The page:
In modern mathematics, the center of the network of coauthorship is considered to be P. Erdos, resulting in the so-called Erdos number. In movies, Kevin Bacon is often mentioned as the center of the movie universe, but a recent study has shown Christopher Lee (Reynolds) to be the actual center. Both actors have co-starred with Julius LeFlore, so the Lee-Bacon distance is two.
I don't have an Erdos number, as I don't do Mathematical research, however, I do have a Kevin Bacon degree: 3.

I'm connected to Bacon via Kristin Booth, who worked with Paul Brogren in a movie called Detroit Rock City (1999); and Brogren was in Cavedweller (2004) with Kevin Bacon

We are all connected - What's your Bacon degree?

I know (well, I don't really know her nor remember much of her) Kristen from high school - We went to the same high school - I think she was in grade 11 or 12 when I graduated from grade 13 (OAC) and I do recall saying hi to her once or twice. I also remember she was in a few school plays - I don't believe I saw any of them, nor have seen any of her later work.

I don't follow any of the Hollywood silliness, and my point is not to bring to light my Bacon number (It's irrelevant who the other person is), but the connectedness of human beings: we are closer than we think or would like to be.

Silly Facts
  • Booth's name is actually Kristen, however, I've seen her name misspelled all the time as Kristin. I think she gave up and she now goes with Kristin - I don't know anything about marketing actors, however, it has to be frustrating correcting executives who probably ask: "Who is Kristen Booth?"

  • An interesting fact about Graph Theory is that is has been categorized in the field of Operations Research and Combinatorics and Optimization - Well, that's not the interesting part - The interesting part is that most of the research on OR came about from the need of our advanced societies to wage war, more effectively and efficiently, against each other. I.e. During WWII British and US researchers "looked for ways to make better decisions in such areas as logistics and training schedules."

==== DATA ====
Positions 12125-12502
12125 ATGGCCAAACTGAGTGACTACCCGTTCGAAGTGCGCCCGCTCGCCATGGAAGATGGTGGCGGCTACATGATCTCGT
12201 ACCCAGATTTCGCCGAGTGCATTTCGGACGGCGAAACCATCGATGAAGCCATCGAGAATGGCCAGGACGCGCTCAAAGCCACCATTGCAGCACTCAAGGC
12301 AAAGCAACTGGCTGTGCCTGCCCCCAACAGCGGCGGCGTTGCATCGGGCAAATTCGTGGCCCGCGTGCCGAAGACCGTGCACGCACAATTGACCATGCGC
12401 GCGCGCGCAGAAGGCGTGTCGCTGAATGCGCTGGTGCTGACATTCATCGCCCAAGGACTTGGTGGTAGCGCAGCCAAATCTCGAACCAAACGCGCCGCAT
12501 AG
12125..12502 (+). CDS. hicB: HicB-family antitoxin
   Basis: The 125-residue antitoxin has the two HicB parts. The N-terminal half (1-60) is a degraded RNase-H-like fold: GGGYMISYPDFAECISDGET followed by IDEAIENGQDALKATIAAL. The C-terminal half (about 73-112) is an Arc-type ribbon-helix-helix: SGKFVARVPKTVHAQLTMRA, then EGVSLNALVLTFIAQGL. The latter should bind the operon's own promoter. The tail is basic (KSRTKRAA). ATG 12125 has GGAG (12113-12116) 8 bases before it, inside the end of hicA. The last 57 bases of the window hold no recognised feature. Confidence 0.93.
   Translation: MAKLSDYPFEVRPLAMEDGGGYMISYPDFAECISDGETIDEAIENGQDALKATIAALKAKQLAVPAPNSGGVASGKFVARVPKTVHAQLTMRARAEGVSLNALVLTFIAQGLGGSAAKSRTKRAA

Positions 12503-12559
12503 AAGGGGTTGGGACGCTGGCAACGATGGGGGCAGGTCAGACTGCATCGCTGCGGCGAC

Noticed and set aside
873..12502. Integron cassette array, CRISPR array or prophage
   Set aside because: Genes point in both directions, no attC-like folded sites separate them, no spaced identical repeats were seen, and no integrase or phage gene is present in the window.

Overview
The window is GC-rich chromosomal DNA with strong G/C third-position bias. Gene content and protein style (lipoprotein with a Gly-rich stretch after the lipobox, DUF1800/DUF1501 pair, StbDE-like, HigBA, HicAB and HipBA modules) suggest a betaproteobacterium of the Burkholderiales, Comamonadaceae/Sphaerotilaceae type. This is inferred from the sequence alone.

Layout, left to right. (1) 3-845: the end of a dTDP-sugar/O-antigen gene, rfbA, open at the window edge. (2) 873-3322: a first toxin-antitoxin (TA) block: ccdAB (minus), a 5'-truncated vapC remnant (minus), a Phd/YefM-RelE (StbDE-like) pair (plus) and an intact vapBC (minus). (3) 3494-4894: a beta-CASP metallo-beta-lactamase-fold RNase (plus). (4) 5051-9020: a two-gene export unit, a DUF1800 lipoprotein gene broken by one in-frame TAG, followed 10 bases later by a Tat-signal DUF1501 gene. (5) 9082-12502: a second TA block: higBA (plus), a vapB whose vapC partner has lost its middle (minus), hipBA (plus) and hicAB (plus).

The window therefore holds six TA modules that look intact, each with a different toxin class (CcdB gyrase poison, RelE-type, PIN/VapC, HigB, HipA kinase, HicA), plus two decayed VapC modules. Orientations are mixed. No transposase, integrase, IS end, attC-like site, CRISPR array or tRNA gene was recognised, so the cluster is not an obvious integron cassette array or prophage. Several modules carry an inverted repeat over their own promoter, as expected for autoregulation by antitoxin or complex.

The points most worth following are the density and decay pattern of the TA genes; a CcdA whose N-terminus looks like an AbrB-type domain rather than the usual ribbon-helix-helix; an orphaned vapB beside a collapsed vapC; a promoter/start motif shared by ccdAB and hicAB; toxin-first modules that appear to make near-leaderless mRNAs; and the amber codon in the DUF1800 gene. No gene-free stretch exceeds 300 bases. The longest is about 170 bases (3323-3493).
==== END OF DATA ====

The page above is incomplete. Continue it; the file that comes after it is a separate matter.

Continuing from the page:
• Most military research makes its way into the everyday life: ARPANET, Satellite TV, RSA, 4x4s, swiss army knifes - I'm sure I missed some.

  • A popular book that is "claimed" to have something to do with this area of "connectedness" is The Tipping Point: How Little Things Can Make a Big Difference - It doesn't. I bought the book as the subject sounds interesting and it has been going around the bloggosphere. I don't recommend it - It's a dummyfied collection of newspaper articles (it feels that way) of anecdotes and musings about a couple examples where something became a fad overnight (Shoes, for example) - It doesn't actually dissect how "it" became a fad or what made it tip, is just goes back in time and tells you what it was - Hindsight is 20/20, after all.

    11:38 PM | 1 comment(s) |

    Education with a warranty...
    Wednesday, April 13, 2005

    You rarely see anything with a life time warranty, unless the product is really good or the company is going out of business very soon.
      Lifetime Warranty
      As a present or former student, you have the right, always and forever, to come and see me, to call me, to e-mail me, to talk to me, to ask for letters of recommendation, to ask questions -- about your courses, your degree, your future schooling, your career, your life; I will never be "too busy" to see you.